The Immortals series is also really good YA lit. (I'd say for 14+

*** said...

correction:

I meant the MORTAL INSTRUMENTS series not the Immortals series (don't know anything about the latter)!

selenakyle said...

Wow, kinsey holley! Yeah, Go Ask Alice scared me stone straight against LSD at a very young age. I've dabbled in some other stuff but NEVER touched acid (or heroin)b/c GAA made me think those two substances would whack you out for life after only one dose, so it scared me forever. Best of luck with your own writing!

The Exorcist is a scary read, WAY scarier than the movie. By the time I ever saw the movie I was like, Meh!

@TinselSass -- I love "The Secret Diary of Adrian Mole, Aged 13 3/4" by a British author named Sue Townsend from 1982; has a sequel, too. Read them both as an adult and they are so dang funny I cried.

Stacy said...

I think we should celebrate anything that encourages anyone of any age to read. Literacy is suffering these days, for sure. A friend just recommended these to me, and Saturday I stayed up all night reading The Hunger Games. I've now read all three! I am surprised that they are considered YA. They are so intense, emotionally and in action. The themes of questioning government, sacrifice, and betrayal are stronger than I've seen in most adult-oriented novels. I hope millions of kids do read them and reflect on our world as I did afterward!

The Effervescent Diva said...

I was completely bowled over by The Hunger Games. Downloaded it on my iPhone and as soon as I finished it, ran to the book store to get Catching Fire. Am reading MockingJay now. Fabulous! You just know they are going to make a movie out of this. The plot is fantastic! I picture Hugh Laurie as Haymitch, Kristen Chenoweth as Effie and Donald Sutherland as President Snow.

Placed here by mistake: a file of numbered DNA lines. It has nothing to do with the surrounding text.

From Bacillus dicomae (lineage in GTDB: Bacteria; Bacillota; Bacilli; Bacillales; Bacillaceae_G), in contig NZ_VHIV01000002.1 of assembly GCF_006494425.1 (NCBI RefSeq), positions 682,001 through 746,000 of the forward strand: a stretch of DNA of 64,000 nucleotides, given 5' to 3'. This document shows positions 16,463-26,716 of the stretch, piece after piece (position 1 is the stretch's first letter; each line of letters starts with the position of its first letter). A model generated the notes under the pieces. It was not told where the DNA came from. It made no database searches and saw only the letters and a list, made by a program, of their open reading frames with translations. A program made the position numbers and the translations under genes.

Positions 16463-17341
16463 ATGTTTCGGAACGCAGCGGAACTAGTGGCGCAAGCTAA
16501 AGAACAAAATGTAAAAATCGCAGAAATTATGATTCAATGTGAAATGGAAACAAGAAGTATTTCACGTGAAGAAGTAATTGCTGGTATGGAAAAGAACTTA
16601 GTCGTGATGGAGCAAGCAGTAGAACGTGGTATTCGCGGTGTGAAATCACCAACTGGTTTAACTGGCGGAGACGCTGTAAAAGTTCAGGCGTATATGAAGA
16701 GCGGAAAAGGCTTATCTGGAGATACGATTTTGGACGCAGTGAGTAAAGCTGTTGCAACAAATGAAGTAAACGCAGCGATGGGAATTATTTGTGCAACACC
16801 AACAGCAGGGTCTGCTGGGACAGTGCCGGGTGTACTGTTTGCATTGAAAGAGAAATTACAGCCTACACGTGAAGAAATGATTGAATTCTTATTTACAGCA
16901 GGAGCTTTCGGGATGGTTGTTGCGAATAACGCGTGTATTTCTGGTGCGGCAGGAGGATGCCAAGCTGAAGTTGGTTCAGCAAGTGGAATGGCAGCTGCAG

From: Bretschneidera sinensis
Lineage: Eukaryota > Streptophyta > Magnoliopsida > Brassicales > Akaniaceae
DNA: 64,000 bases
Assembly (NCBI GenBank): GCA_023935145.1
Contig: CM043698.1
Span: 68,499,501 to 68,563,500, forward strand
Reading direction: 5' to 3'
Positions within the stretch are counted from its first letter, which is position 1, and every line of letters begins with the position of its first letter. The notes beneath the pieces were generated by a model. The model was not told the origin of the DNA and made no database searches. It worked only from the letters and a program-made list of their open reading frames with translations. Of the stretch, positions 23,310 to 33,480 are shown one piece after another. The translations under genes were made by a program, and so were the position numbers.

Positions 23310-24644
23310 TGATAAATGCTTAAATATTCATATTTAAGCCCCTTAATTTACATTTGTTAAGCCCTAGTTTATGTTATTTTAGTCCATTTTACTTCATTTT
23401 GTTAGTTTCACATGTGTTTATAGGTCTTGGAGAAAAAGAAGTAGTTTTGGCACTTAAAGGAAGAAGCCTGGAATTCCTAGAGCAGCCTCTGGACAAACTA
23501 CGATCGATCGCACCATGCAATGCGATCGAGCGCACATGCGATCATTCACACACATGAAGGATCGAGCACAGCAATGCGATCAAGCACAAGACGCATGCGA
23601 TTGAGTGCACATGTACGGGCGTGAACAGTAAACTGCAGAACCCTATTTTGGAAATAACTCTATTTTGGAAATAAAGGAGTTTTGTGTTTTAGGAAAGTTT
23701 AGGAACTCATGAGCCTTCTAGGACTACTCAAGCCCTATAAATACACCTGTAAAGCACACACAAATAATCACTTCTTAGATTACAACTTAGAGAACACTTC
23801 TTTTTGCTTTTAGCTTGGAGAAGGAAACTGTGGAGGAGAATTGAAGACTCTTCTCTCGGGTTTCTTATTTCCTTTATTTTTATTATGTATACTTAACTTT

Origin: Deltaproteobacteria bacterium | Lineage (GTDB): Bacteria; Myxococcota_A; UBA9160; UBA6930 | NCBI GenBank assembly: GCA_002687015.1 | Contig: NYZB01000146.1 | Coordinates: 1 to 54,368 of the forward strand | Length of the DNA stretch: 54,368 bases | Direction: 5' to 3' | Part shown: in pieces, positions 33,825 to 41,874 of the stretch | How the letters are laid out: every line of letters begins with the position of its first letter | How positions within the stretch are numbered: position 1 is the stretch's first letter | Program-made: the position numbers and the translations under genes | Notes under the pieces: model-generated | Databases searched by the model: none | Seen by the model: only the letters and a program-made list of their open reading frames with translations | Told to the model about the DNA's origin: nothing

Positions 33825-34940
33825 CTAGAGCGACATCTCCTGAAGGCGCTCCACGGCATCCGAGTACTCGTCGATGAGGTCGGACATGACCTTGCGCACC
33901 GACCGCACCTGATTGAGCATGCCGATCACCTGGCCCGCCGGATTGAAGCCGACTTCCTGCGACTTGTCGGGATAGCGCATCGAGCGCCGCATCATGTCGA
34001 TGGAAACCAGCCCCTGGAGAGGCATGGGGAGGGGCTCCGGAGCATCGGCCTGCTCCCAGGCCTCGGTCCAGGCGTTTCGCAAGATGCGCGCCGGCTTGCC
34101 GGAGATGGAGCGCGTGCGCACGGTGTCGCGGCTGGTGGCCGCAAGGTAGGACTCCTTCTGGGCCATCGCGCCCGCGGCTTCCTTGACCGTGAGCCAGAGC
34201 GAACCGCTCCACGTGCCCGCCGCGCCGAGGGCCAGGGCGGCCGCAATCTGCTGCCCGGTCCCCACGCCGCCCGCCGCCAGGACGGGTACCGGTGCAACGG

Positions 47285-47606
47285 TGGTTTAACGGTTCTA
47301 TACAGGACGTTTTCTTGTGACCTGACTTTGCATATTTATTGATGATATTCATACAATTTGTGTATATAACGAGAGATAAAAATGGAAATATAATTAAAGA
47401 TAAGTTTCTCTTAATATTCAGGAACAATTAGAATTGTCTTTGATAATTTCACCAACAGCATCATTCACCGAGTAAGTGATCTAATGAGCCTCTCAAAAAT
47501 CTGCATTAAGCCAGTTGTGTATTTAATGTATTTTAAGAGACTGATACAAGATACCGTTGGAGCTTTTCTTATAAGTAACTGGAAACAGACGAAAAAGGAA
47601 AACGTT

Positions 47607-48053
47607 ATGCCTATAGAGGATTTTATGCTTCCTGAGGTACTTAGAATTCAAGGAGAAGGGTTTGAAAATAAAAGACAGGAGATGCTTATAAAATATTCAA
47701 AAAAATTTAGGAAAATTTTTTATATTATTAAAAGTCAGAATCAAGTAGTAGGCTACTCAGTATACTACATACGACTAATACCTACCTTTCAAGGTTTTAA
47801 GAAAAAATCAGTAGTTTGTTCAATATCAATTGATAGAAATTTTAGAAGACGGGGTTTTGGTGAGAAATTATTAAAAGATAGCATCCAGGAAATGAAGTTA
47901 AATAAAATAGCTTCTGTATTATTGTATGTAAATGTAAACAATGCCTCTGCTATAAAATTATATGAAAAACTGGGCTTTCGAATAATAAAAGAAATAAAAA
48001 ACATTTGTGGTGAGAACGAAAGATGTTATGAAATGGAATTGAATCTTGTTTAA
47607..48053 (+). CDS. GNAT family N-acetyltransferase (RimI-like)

Leah said...

Have to say, I love this series. I don't let classifications effect what I read, so kid-lit means nothing to me.
I find that books that are aimed at kids have more details in the descriptions and I find it easier to picture what the author is trying to get me to see.
I read quite a bit of teen fiction, and rarely do I read a book aimed at teens that I don't enjoy. More often I read an adult book and find it complete drivel.

I do not think of the books as kid-lit, but I think with classifying them as such, it allows parents to have an idea about the content. I think by calling them kid-lit they are not trying to dissuade adults from reading them, but are trying to garner youth interest.

My husband is the pickiest reader and he blew through this series (books 1-2) in a weekend.
I can't wait to read the third!

Chacha Latte said...

I am SO excited the 3rd one is out. I am going to start the 3rd book of Stieg Larsson this weekend - coincidence?

Gosh, I thought I was the ONLY one who has read the first 2 which I truly loved, LOVED. I am in my "forties" but I have an elementary school child. I am the first to admit to anyone that I have found MORE enjoyment reading Teen (Children?) Fiction than Adult "anything"! Harry Potter, yeah of course (even the ride at Universal is worth the wait), but there is more than that! I mean, Philip Pullman is just exquisite in a mean harsh, fantasy, make you wonder why the world he imagined does not exist kind of way.

So if you see me in the library, I will be the old chick in the Teen or Children's book section. Come by and say "hi!"

Caroline said...